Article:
Dr Jones says Lifelong Learning Centres’ carefully planned programs are designed with the unique needs and learning dispositions of the toddler in mind.

“Play-based learning experiences, introduce an awareness of foundational concepts of science and nature, music and art, pre-literacy, pre-math foundational concepts.

“Toddlers are also at a critical stage of development to begin to learn how to regulate those big emotions, deal with challenges and frustrations and develop a sense of belonging within their family and to their community.”

Affinity Education Group recommends checking with your own centre to ensure its curriculum is aligned to the Australian Early Years Learning framework.

“The Australian Early Years Learning framework is a national pedagogy structured around positive learning experiences and play-based learning, something all of our Lifelong Learning Centres are aligned to,” Dr Jones says.

School Readiness: The preschool and kindy years

Little girl learning to write

Between ages three to five is when preschools and kindergartens focus on preparing children for school. Many countries, including Australia, recognise it is essential for all children to attend an early learning program in the two years before they commence primary school. This helps successful school transition and academic performance once the child is in ‘big school’.

“Ensuring your child feels comfortable in a more structured classroom environment is crucial at this point in their lives,” Dr Jones says. “As is them having the confidence to engage in a range of learning programs and with their educators and peers.”

Exposure to stimulating experiences instils a lifelong love of learning in preschool students. This builds their social, emotional and physical confidences.

Being ready for school requires much more than in previous generations. Children need foundational academic knowledge in traditional areas such as numeracy, literacy, creative arts and physical skills. However, they also need to be confident in 21st century thinking skills including, problem solving, collaboration, communication, and innovation; not to mention the need for children to have basic experience with STEM (science, technology, engineering and mathematics).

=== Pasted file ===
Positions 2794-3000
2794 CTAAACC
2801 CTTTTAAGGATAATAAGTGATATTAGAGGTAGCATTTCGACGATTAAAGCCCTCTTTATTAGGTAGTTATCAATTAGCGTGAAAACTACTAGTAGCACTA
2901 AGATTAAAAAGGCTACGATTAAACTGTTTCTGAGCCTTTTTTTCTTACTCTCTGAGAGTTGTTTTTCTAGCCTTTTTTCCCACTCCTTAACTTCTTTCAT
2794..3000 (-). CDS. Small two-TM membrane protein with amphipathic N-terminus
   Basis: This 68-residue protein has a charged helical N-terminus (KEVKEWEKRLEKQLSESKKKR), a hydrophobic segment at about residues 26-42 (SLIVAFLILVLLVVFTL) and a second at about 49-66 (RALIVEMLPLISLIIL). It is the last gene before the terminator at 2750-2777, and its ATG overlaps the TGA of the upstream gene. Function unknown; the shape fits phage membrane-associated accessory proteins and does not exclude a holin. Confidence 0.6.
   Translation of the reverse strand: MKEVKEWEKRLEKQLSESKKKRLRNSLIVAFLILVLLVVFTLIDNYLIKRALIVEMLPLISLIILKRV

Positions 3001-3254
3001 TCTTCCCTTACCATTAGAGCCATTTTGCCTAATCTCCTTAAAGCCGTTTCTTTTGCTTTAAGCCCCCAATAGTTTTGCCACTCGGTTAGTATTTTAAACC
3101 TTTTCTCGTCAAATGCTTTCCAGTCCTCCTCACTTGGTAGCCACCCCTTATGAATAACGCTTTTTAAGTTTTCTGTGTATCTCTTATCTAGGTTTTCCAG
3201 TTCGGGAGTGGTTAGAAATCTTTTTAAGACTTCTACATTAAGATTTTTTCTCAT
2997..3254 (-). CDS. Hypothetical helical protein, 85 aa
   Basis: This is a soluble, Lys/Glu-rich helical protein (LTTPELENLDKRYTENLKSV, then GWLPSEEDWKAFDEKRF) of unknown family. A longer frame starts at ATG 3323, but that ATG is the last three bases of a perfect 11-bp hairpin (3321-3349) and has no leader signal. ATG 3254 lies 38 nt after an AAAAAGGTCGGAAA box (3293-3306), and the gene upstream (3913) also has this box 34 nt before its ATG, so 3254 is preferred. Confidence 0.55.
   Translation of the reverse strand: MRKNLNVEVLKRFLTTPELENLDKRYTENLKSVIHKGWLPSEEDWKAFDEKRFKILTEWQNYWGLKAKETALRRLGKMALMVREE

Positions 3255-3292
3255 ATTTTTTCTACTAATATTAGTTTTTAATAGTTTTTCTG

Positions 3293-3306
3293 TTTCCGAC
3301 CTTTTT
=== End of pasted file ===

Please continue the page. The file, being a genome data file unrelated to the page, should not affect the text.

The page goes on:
These might be the focus areas of a school readiness program. However, being ready for ‘big school’ is more than academic ability.

“School readiness includes an extensive combination of play-based and teacher-led experiences,” Dr Jones says. “These help your child develop interests in a range of topics such as science, technology and math, reading and writing, sustainability and the natural world, self-expression, self-awareness and self-respect, cultural inclusion.”

There are also ‘School Ready’ skills such as lunch box, toileting, dressing and classroom dynamics.

Lifelong love of learning

The first five years are when the magic happens for your little ones’ development. But it doesn’t stop there.

“Quality early education is incredibly valuable in the first five years of a child’s life,” Dr Jones says. “It’s critical that child care centres provide a safe, supportive place for your child’s self-identity and awareness to grow. Curiosity, critical thinking, and the desire to learn must always be nurtured.”

She says enriching early experienced that foster a genuine love of learning in their first five years of a child’s life can have a positive impact that lasts throughout their schooling. This can lead to better outcomes and success in later life.


About Affinity Education Group
Affinity Education Group is trusted by 15,000 families Australia-wide. Book a childcare centre tour today and see why their community of Lifelong Learning Centres are so popular. Enrolments are now open. Book a tour at a centre near you. All of Affinity Education Group’s Bambini Early Learning Centres on the Sunshine Coast are now Milestones Early Learning Centres.


Written by Angela Sutherland

After spending many years hustling stories on busy editorial desks around the world, Angela is now mum of two little ones and owner/editor at Kids on the Coast / Kids in the City. She is an atrocious cook and loves cutting shapes to 90s dance music.